Retired Newberry business owner Joe White won South Carolina’s House District 40 runoff election Tuesday over Tammy Johns, giving the Midlands district new representation for the first time since 2017.
White had about 52% to Johns’ nearly 48% as of late Tuesday, unofficial results showed. More than 3,300 people cast their vote in the runoff for the Midlands House seat.
Neither could be immediately reached for comment.
But on White’s personal Facebook page following the results, White kept it short: “Joe White WINS!”
Johns also put out a short statement on Facebook regarding her defeat.
“Thank you District 40 for ALL the Support! I am honored and humbled by all who voted for me. Thank you again!” Johns said.
No Democrat filed to run in the race, meaning White will face no opposition in November. The district covers Newberry County and part of Lexington County.
The House District 40 race was one of eight races in South Carolina’s primary runoff election.
White’s path to victory started when he and Johns beat out the district’s incumbent, Rick Martin, in the June 14 primary election. White took the majority of the vote with almost 46%, leaving Johns with nearly 31%, but neither got past the 50% threshold, which forced them into a runoff.
Martin only received 23% of the vote, making him the third-highest receiving candidate. More than 4,200 people voted in the primary.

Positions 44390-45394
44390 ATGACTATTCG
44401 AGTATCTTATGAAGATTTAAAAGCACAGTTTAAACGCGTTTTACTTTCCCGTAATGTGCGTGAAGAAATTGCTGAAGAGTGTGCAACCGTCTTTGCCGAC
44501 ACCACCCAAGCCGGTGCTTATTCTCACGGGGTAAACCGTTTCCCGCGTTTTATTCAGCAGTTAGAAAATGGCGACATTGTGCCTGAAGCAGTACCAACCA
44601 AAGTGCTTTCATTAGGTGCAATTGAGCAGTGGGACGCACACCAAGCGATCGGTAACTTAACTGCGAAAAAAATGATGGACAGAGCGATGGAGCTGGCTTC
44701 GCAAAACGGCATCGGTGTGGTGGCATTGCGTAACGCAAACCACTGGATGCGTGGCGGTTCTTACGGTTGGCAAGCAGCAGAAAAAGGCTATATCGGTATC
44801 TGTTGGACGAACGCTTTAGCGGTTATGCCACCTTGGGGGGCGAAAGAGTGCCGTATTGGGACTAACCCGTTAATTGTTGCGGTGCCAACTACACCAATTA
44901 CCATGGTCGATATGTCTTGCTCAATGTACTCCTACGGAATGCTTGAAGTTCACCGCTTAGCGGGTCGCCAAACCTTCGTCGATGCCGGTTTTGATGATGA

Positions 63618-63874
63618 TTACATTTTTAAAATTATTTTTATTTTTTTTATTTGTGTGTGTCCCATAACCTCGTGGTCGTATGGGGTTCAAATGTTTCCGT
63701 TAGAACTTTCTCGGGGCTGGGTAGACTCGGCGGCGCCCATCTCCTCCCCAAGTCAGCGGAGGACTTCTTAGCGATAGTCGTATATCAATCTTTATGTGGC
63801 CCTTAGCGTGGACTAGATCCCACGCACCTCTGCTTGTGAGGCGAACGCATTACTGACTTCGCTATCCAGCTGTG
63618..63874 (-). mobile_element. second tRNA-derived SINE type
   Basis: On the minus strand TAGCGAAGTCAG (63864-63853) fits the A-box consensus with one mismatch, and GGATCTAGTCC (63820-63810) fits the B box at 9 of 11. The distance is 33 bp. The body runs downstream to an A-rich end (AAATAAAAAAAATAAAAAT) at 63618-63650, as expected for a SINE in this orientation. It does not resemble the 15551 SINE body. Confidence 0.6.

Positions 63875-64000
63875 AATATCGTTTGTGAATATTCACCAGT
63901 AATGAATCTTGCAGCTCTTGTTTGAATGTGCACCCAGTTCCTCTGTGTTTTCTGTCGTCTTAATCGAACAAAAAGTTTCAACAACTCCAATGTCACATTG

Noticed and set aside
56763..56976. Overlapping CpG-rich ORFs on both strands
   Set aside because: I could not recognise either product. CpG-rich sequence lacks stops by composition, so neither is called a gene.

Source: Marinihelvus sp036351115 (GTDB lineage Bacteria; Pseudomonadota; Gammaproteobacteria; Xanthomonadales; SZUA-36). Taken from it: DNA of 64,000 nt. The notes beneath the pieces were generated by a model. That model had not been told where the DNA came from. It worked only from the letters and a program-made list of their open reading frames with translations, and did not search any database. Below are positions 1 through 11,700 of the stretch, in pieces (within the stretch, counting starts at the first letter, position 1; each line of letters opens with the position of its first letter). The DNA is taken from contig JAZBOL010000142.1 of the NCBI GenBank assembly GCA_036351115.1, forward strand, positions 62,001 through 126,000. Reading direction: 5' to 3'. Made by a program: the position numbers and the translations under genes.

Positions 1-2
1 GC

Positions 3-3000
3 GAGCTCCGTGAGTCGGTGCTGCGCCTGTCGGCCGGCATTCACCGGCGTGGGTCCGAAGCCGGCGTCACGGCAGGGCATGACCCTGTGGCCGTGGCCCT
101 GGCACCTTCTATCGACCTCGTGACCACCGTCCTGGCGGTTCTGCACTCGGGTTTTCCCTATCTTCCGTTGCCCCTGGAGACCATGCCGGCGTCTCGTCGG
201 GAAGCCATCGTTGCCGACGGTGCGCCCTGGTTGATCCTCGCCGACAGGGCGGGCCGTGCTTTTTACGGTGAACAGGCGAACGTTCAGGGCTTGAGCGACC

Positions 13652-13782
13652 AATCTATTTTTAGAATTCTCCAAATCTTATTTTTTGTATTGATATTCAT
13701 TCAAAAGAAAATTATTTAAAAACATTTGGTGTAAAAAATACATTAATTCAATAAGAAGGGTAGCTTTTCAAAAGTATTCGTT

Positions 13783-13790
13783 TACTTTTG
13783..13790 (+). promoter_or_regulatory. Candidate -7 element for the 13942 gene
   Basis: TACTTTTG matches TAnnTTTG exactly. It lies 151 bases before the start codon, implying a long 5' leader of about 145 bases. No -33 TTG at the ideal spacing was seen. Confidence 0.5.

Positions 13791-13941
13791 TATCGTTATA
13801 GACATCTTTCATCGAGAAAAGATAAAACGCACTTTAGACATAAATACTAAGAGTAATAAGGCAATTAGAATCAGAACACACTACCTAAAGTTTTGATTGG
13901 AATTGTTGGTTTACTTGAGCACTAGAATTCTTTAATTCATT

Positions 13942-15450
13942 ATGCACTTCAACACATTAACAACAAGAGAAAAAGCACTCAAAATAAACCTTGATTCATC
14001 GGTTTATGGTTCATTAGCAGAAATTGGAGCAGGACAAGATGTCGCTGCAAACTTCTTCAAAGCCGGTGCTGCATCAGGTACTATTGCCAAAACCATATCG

Leading up to the primary election, Martin faced legal issues that eventually jeopardized his seat in Newberry County.
Martin was suspended from the House in December 2021 after a state grand jury indicted him on charges that he used his political office to influence a social services investigation and provided a minor with alcohol. Per practice, former Rep. Jay Lucas, a Darlington Republican and former speaker of the House, suspended him immediately, leaving Newberry County without representation in the lower chamber.
Martin has pleaded not guilty to the charges and has asked for a jury trial. So far, a trial has not been scheduled.
Who is Joe White?
On his campaign website, White referred to himself as a “patriot, a proud veteran, a family man, and a successful small business owner.” His platform is centered on being “pro-life, pro-Constitution, and pro-taxpayer.”
Serving in the Air Force during the Vietnam War, White was honorably discharged and eventually pursued a bachelor’s degree in public administration, according to his campaign website. He worked for Sears and Beecham Laboratories until he started his own small business, his site said.
He eventually retired in 2017, but came out of retirement his campaign site said to “serve his beloved state.”
White’s campaign focused on nine main priorities in his platform, which included issues such as law enforcement improvements, tax cuts, Second Amendment protections, election integrity and term limits. Facial ID, signature verification for absentee ballots and two-party poll watching are all measures White listed as options he said would improve election integrity.
White also emphasized various actions related to education that he would like to see improved under his term as a state representative. To combat inadequate schooling, or what White calls the “poverty prison” on his campaign website, White pointed to getting children involved in extracurricular groups and churches as potential solutions.
The South Carolina Conservative Future PAC, launched by Upstate businessman John Warren who forced Gov. Henry McMaster to a runoff in 2018, endorsed White ahead of the runoff.